Finding balance between fasting and feasting, and how you can help labourers.
Ask Ali: on Eid Al Fitr and volunteering
Dear Ali: I know that Eid Al Fitr is the feast to mark the end of fasting in Ramadan. But doesn't this contradict what Ramadan teaches about extravagant feasting? PL, Canada
Dear PL: You asked - and answered by yourself - a good question.
Eid Al Fitr is celebrated in the beginning of the Islamic month of Shawal, and that indicates the end of Ramadan. This Eid is not about extravagant feasting, but rather a joyous celebration similar to the concept of Thanksgiving, as we give thanks to God for all the blessings he bestowed on us and for successfully (hopefully) fulfilling the obligations of Ramadan.
Feasting in this sense doesn't mean just serving all sorts of food. It rather means that from this day we are allowed to resume eating during the day. "Fitr" means "to break fast"; therefore, this Eid is the celebration of breaking your fast after Ramadan is over.
What typically happens on the first day of Eid Al Fitr is this:
The men and boys wake up at dawn, get dressed in new clothes and go to the mosque for the fajr and salat prayers Al Fitr. Then they return home to a house that's been perfumed with bukhoor, and join the family for a breakfast that has been prepared by their mother and sisters, who also woke up early.
We take turns visiting and receiving our neighbours and relatives to congratulate them on this occasion. Children particularly enjoy Eid because they receive gifts of money (Eidiyah) from their parents and older relatives.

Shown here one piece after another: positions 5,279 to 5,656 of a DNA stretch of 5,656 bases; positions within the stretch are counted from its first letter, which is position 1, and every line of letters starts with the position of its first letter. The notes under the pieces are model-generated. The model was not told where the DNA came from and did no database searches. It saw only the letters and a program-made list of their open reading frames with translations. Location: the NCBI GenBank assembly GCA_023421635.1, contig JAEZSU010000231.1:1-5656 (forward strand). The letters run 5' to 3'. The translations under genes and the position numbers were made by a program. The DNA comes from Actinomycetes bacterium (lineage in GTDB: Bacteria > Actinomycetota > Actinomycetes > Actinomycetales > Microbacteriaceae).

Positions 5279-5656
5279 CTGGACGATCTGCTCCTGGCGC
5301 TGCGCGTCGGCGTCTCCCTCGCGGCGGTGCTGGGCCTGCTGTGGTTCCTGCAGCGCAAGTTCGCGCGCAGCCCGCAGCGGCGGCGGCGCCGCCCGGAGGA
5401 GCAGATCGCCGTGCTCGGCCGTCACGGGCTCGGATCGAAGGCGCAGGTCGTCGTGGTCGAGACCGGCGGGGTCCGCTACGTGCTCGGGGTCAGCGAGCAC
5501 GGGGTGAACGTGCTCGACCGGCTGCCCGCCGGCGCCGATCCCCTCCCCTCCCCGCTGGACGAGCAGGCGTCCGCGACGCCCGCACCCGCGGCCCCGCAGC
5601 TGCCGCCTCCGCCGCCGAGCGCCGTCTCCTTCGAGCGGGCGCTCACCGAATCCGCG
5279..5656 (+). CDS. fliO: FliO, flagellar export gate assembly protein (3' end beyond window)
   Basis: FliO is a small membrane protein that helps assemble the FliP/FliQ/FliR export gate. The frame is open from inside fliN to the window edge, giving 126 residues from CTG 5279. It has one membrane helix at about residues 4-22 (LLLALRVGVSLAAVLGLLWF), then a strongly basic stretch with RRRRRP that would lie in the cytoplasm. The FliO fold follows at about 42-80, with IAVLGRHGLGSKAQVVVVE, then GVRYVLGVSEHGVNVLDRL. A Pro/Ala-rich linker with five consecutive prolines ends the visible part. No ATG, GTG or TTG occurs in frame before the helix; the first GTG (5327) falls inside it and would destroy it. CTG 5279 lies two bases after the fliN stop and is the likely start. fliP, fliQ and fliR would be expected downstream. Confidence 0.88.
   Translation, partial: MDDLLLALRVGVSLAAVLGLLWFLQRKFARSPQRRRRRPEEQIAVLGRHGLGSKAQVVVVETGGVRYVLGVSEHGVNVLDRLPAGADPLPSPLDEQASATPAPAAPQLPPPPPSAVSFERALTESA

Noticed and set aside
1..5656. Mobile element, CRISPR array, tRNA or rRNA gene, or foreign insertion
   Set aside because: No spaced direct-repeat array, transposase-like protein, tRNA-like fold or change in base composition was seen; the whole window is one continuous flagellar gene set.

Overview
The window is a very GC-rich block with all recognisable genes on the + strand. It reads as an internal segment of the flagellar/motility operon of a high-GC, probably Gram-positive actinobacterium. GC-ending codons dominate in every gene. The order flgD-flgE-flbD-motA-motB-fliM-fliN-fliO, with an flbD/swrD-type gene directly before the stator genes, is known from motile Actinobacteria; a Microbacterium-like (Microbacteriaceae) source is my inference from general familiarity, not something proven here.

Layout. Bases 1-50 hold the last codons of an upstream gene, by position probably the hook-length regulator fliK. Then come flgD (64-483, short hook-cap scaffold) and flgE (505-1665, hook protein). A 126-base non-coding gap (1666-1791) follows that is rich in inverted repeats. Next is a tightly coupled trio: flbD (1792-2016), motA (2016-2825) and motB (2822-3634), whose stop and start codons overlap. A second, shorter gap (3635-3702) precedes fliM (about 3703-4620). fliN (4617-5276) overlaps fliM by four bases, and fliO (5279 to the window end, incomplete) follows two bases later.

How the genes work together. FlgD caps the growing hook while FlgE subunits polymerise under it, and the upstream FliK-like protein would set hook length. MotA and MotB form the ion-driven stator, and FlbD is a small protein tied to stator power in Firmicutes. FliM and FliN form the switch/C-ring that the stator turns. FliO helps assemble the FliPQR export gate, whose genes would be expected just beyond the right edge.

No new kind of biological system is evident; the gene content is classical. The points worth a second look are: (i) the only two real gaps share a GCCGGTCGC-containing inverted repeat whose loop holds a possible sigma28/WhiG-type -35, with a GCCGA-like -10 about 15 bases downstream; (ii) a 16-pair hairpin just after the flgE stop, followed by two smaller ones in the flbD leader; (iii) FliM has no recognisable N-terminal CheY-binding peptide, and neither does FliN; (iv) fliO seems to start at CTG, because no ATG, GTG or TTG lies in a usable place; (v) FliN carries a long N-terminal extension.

In our year of 12 months, Muslims officially celebrate only two times: the small Eid, which is Eid Al Fitr, and the big Eid, which is Eid Al Adha. In both the celebratory aspect is not in how much money you spend or food you consume, but in appreciating Allah for his gifts.
People should remember that religion was sent to us perfectly from the one and only almighty God, but that we as worshippers are never perfect. Religious events exist for a good reason, but our acts can distort the meaning of these occasions.
We need to remind ourselves not to spend money and consume food and energy just for the sake of celebrating, but to reunite with our families and strengthen our relationships as human beings.
Dear Ali: I have a lot of free time. Are there any organisations that focus on labourers in need of volunteers? MB, Abu Dhabi
Dear MB: Thank you for wanting to use your time by doing something helpful.
I know of two initiatives that deal with labourers in the UAE. One is Adopt A Camp, which prepares care packages for the workers who built the beautiful cities we live in. The group has been going strong for six years and its Facebook page is very informative.
There is also a new organisation called The Seeds of Change. The nice thing about this group is that you get to utilise your time not only by doing good, but also by meeting and becoming friends with locals and residents. You can follow this organisation on Twitter and Facebook, and spread the word to friends who might be interested in taking part as well.
Of course there also are classic organisations you can support such as the Red Crescent and Médecins Sans Frontières (Doctors without Borders).
Arabic: Embaraken Eedik
English: Blessed Eid
"Embaraken Eedik" is Emirati dialect to wish someone a happy, joyful and blessed Eid in one phrase that essentially means "Congratulations". So you may say: "Embaraken Eedik" to a male and "Embaraken Eedich" to a female. To reply: "Aleekom o aleena," which means "Blessings (or congratulations) to us and you."